Passing a bad check in Missouri is a class A misdemeanor unless the amount is $750 or more or the defendant wrote the check on a non-existent account, in which case it is a class E felony. Multiple checks passed within a 10-day period can be added together to reach the $750 threshold. Most Missouri counties have a bad check unit. This unit will usually send a written notice to the defendant giving them a 10-day period to pay the check before charges are filed. If the bad check is charged as a forgery, it is a class D felony.
Passing a Bad Check Definition
Per RSMo 570.120, passing a bad check can be committed in two different ways. In the following definitions, “check” can mean a personal check, any other similar sight order, or any other form of presentment involving the transmission of account information for the payment of money. This can include electronic debits and automatic bank drafts.
The first way a person can be guilty of passing a bad check in Missouri occurs when they make, issue, or pass a check with the purpose to defraud, knowing it will not be paid. This subsection allows the state to prosecute defendants without giving them a 10-day period when they can show that the person knowingly set out to commit fraud.
The second way a person can be guilty of passing a bad check in Missouri occurs when they make, issue, or pass a check knowing that there are insufficient funds in the account or that there is no such account and they fail to pay the check within 10 days after receiving written notice that the check bounced. This is the normal way passing a bad check is prosecuted. Most counties have a bad check unit that is responsible for sending the written notices and initiating prosecution. Under this subsection, the state does not have to prove that there was a purpose to defraud. Failure to pay after having been given written notice is taken as evidence of fraudulent intent and knowledge.
The statute stipulates that the notice must be “an actual notice in writing.” To satisfy this, most counties will send a demand letter that the defendant must actually receive. This can also be done by a service of summons or warrant as long as they provide notice of the 10-day payment period and indicate that there will be no prosecution if the check is paid in that period. Refusing to accept delivery of the notice will not prevent the state from prosecuting.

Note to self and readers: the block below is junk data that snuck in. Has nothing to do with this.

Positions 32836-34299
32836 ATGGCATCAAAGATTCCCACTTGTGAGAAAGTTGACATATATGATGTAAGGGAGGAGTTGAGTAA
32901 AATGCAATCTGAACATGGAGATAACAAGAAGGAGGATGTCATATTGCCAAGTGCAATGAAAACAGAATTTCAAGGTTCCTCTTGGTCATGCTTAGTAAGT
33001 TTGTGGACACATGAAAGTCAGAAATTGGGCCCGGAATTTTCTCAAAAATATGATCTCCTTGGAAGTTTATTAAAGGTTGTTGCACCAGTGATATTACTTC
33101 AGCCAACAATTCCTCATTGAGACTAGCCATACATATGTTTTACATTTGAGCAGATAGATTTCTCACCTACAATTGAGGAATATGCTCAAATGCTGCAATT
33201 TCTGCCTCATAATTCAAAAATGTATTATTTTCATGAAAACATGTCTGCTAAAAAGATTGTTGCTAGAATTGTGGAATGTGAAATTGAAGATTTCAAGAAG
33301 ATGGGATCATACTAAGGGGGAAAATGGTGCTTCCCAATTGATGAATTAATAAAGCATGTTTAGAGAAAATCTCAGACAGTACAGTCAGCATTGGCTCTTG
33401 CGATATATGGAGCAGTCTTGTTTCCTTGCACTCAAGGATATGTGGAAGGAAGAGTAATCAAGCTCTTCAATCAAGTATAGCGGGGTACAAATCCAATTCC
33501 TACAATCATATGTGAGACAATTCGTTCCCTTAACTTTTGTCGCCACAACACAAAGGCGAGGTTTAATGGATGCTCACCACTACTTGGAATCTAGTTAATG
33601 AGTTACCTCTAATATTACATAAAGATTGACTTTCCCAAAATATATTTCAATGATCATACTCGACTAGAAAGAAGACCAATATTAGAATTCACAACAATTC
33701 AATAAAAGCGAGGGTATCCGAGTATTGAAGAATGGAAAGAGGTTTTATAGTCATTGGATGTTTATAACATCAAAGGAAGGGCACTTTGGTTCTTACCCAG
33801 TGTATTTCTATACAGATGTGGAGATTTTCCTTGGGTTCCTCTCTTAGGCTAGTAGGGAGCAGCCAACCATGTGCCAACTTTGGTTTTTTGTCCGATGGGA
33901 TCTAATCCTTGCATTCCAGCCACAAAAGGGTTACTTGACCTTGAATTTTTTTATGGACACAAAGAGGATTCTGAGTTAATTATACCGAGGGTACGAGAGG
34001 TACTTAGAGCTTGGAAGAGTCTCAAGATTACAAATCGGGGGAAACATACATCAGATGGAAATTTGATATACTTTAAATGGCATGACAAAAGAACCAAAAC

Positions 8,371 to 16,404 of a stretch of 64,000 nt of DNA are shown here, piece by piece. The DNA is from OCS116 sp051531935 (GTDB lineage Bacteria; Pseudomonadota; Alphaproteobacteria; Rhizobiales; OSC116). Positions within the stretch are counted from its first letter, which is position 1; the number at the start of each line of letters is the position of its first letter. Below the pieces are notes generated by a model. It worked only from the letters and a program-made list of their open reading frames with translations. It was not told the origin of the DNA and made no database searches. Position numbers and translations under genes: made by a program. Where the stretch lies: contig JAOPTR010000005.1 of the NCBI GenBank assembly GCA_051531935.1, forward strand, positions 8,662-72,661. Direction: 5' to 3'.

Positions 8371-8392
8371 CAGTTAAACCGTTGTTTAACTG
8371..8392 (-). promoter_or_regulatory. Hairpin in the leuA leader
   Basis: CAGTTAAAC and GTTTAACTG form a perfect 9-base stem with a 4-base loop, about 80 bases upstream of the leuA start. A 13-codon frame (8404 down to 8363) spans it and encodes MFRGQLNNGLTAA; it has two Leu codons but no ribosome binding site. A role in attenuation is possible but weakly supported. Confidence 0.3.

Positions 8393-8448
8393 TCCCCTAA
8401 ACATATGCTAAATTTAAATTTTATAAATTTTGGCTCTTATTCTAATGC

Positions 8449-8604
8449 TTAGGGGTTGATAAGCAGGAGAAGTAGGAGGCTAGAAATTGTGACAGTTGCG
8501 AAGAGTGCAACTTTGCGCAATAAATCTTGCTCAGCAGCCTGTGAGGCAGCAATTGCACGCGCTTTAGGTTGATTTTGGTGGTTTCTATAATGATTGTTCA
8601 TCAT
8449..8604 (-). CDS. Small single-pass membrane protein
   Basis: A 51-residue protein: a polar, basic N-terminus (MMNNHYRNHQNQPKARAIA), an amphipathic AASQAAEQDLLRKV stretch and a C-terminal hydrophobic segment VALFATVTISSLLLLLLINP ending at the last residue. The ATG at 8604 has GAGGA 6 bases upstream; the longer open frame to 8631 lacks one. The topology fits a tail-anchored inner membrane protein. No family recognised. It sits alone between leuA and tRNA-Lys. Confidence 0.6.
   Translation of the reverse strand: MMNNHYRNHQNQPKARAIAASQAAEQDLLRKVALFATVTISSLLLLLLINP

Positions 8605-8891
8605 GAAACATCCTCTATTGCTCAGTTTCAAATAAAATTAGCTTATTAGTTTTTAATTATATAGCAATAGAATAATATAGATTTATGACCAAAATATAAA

In addition to the normal fees or costs associated with criminal prosecution, the state may collect administrative handling fees if they take action. These are limited to $25 for checks less than $100, $50 for checks of $100 to less than $250, and 10% of the face value for checks $250 or over, not to exceed $75. If you are looking to pass bad checks but want to get the best fee value for your buck, checks in the $250 to $499 range or over $750 are the smart play.
The prosecuting attorney is also instructed by statute to collect a fee of $5 per bad check to be sent to the Missouri office of prosection service fund. They may also collect a “reasonable” service charge to be passed on to the person defrauded by the bad check. This is usually limited to $25.
Can a Bad Check Be Charged as Forgery?
Yes. The offense of passing a bad check has its own statute, and prosecutions usually proceed under that, but the same elements that support a bad check prosecution will also allow for a forgery prosecution. Forgery is a more serious charge, a class D felony. Generally, forgery will be charged when the check is passed as part of an organized scheme by a professional con artist or if the defendant is a persistent, known offender.
There are certain instances in which most counties' bad check units will not proceed with prosecution. These include postdated checks, checks that are agreed to be partial payment or to be held, third-party checks, checks under a certain amount (usually $25), and checks marked return to maker or uncollected funds.